Three years after a government site launched to connect Americans to treatment, finding addiction care is still a struggle.
Georgia may soon join a growing list of states decriminalizing the use of fentanyl testing strips. Bans of the strips — on the books in about half of states, experts say — stem from laws criminalizing drug paraphernalia adopted decades ago. But the testing devices are now recommended to help prevent overdose deaths.
Conservative-leaning states and nonprofit reproductive health care providers are competing over control of states’ Title X funding for family planning programs.
A 124-year-old hospital in a midsize Rust Belt city in Indiana will soon be torn down, despite protests from residents and city officials decrying the loss of local health services. The Catholic hospital system said it is downsizing the 226-bed hospital because of a lack of demand for inpatient care, as the organization has been building new hospitals in wealthier suburbs.
Legislators in Kansas are pushing bills to expand exemptions for school vaccines, allowing religious exemptions for all vaccine requirements in the state’s schools without families having to provide any proof of their beliefs. Similar bills are being introduced around the nation as the anti-vaccine movement gains traction among politicians.
As states prepare for the end of the covid public health emergency, they are making plans to reevaluate each Medicaid enrollee’s eligibility. They will rely primarily on mail and email because not many states can text enrollees.
Loan closets are playing an important role as supply chain issues and the rising price of aluminum have led to shortages in medical equipment such as wheelchairs, walkers, crutches, and knee scooters.
President Joe Biden welcomed former President Barack Obama back to the White House this week to announce a new policy for the Affordable Care Act that would make subsidies available to more families with unaffordable employer coverage. Meanwhile, Congress struggled to find a compromise for continued federal funding of covid-19 vaccines, testing, and treatments. Tami Luhby of CNN, Shefali Luthra of The 19th, and Jessie Hellmann of CQ Roll Call join KHN’s Julie Rovner to discuss these issues and more.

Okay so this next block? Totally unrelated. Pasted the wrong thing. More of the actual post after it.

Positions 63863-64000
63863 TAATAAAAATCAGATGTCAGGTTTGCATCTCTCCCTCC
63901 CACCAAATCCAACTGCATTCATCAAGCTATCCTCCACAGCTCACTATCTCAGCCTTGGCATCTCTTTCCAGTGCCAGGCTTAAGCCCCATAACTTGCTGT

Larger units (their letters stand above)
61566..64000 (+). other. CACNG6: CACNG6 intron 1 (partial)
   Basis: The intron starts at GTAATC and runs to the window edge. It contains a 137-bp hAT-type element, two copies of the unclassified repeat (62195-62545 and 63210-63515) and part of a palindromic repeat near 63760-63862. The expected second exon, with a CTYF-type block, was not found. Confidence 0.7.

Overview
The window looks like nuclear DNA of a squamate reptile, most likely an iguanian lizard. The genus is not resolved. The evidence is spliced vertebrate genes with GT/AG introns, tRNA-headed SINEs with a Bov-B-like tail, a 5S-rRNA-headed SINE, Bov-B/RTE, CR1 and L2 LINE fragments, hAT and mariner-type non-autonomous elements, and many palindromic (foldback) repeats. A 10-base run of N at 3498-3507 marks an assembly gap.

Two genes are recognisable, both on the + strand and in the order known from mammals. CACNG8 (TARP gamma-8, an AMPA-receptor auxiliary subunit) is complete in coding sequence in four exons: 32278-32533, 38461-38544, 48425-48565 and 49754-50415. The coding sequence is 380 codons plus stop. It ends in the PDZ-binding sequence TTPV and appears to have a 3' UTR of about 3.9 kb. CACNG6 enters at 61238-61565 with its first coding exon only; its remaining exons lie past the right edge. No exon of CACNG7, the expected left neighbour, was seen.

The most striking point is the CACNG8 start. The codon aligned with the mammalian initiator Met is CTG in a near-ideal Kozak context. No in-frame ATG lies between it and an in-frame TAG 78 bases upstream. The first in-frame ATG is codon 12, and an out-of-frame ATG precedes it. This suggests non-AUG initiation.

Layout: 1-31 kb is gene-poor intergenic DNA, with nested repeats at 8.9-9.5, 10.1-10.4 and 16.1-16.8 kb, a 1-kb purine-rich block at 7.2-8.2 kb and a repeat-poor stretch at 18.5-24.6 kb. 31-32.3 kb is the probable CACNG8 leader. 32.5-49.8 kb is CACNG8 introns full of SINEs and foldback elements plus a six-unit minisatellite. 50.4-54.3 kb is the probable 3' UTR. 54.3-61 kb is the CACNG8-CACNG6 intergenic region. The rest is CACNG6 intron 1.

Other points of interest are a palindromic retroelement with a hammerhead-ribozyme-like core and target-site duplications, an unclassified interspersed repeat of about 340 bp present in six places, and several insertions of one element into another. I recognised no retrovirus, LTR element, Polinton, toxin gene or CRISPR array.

Emergency medical services are a lifeline in regions with scarce medical care. But paramedics, trained to respond to patients with life-threatening injuries, are in short supply where they’re needed most.
Some doctors are getting licensed in multiple states so they can use telemedicine and mail-order pharmacies to provide medication abortions to more women. At the same time, states are cracking down on telemedicine abortions, blunting the efforts of out-of-state doctors.
The pandemic crisis has overwhelmed understaffed state Medicaid agencies, already delaying access to the insurance program in Missouri. As the public health emergency ends, low-income people nationwide could find it even harder to have coverage.
Illinois used federal pandemic money to hire community health workers who connect people with food banks and rental assistance programs, just like public health officials have long hoped to do. What will happen to the community trust that has been built up when the federal money runs out and the workers disappear?
Federal data shows that vaccination rates for American Indians and Alaska Natives were some of the highest in the nation, but tribes say resistance has slowed efforts to boost members.
Despite increased public awareness, research advances, and wider insurance coverage for autism therapies, children often wait months — in some cases more than a year — to get an autism diagnosis and begin intervention services. The waits can be longer for Black and Latino children, and families in rural areas are also disadvantaged, without access to providers.
Five states have created “assistant physician” licenses that allow medical school graduates to practice without completing residency training. But a federal indictment in Missouri of one assistant physician has some original supporters trying to rein in the medical specialty.
Gun buying among African Americans has soared in recent years. So have suicide rates among young Black men. Suicide prevention and gun safety efforts need to address race and cultural differences, Black gun owners say.
Almost a year after the American Rescue Plan Act allocated what could amount to $25 billion to home and community-based services run by Medicaid, many states have yet to access much of the money due to delays and red tape.
Inoculation rates remain low despite massive outreach efforts and incentives from federal and state programs and Medicaid plan operators, leaving many low-income people vulnerable to the virus.
Missouri has more people waiting to have their Medicaid applications processed than it has approved since the expansion of the federal-state health insurance program. Although most states process Medicaid applications within a week, Missouri is taking, on average, more than two months. Patient advocates fear that means people will stay uninsured longer, leading them to postpone care or get stuck with high medical bills.
Conservative lawmakers may find their anti-abortion agendas complicated by state constitutions that explicitly grant citizens the right to privacy, regardless of what the U.S. Supreme Court does.